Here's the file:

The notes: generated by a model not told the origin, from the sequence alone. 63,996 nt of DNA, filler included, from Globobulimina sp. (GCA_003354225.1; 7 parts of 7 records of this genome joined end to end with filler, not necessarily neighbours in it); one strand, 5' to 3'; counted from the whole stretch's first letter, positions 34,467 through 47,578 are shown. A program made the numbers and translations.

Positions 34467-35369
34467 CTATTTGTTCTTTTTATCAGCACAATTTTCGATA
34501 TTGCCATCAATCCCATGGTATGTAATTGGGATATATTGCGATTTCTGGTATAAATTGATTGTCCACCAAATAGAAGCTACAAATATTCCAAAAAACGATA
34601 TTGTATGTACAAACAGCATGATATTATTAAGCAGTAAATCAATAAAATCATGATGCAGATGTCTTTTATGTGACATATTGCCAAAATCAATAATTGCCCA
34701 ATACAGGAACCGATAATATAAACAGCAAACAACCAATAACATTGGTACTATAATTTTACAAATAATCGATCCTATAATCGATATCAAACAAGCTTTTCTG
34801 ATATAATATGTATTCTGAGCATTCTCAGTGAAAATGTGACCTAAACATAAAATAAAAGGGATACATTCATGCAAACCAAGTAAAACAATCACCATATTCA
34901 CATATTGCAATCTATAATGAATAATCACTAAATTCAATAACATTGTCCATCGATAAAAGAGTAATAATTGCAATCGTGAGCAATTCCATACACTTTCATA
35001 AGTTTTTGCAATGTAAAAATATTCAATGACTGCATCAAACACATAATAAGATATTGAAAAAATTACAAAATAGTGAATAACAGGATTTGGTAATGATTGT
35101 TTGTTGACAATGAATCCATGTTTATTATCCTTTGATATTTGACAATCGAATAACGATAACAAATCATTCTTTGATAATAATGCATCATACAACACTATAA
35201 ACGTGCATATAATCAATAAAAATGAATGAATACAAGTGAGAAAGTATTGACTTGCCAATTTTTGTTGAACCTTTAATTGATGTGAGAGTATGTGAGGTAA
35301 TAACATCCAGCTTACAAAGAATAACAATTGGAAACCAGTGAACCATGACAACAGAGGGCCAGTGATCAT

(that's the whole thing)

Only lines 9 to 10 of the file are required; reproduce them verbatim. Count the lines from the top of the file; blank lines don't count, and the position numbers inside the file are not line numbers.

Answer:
35001 AGTTTTTGCAATGTAAAAATATTCAATGACTGCATCAAACACATAATAAGATATTGAAAAAATTACAAAATAGTGAATAACAGGATTTGGTAATGATTGT
35101 TTGTTGACAATGAATCCATGTTTATTATCCTTTGATATTTGACAATCGAATAACGATAACAAATCATTCTTTGATAATAATGCATCATACAACACTATAA